Iran says Western intolerance of its independent positions was behind
Tehran's failure to win a seat on the U.N. Security Council.
Iran's U.N. envoy Mohammad Khazaee told state media Saturday the council's structure allows a few "special countries" to make decisions and impose ideas. He said those countries are not interested in independent ideas or the entry of states that believe in re-examining the structure of the U.N. body.
Japan defeated Iran Friday for the Asian seat on the council by a U.N. General Assembly vote of 158-32. Iran's candidacy was controversial because it has received three sets of Security Council sanctions due to concerns about its sensitive nuclear activities.
Britain's U.N. ambassador John Sawers said Iran's poor showing is an important sign of the council's concern about its actions.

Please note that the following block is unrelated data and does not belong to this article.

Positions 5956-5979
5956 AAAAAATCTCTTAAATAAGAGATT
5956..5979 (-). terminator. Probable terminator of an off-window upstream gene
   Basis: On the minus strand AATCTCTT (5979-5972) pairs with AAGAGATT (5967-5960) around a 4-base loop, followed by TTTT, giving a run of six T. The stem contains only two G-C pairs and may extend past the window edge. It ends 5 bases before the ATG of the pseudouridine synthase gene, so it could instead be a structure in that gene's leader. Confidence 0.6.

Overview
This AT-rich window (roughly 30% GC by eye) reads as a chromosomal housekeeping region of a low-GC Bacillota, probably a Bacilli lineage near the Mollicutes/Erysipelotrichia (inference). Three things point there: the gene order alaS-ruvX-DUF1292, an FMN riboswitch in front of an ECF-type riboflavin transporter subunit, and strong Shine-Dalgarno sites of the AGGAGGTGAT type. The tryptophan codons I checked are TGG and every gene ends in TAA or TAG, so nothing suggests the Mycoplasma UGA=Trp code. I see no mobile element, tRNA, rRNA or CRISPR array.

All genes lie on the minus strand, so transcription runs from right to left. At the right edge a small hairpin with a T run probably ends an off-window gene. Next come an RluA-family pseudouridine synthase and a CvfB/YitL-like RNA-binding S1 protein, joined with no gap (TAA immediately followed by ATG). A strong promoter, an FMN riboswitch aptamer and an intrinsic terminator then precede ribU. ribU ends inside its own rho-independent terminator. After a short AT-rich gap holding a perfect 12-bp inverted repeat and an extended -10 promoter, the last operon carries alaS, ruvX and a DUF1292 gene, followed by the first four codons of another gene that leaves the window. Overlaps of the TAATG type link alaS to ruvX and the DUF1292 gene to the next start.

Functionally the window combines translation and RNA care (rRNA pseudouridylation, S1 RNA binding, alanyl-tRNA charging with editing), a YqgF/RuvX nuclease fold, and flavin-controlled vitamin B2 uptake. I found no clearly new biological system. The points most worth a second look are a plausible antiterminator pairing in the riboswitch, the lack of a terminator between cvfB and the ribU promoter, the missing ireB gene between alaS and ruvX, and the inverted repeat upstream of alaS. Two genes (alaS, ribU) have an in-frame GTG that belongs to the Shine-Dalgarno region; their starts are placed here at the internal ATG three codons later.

In addition to Japan, the U.N. General Assembly elected Austria, Japan, Mexico, Turkey and Uganda as non-permanent members of the Security Council. Those five countries are now voting members for two years on the 15-member council, which has the power to impose economic sanctions and deploy peacekeeping forces.
Ten countries hold non-permanent Security Council seats for two-year terms. They work alongside the five permanent members - Britain, China, France, Russia and the United States.
Austria and Turkey beat out Iceland for the European seats, while Mexico and Uganda ran unopposed.
The five newly elected members will replace Belgium, Indonesia, Italy, Panama and South Africa, whose two-year terms are up at the end of the year.
Some information for this report was provided by Reuters.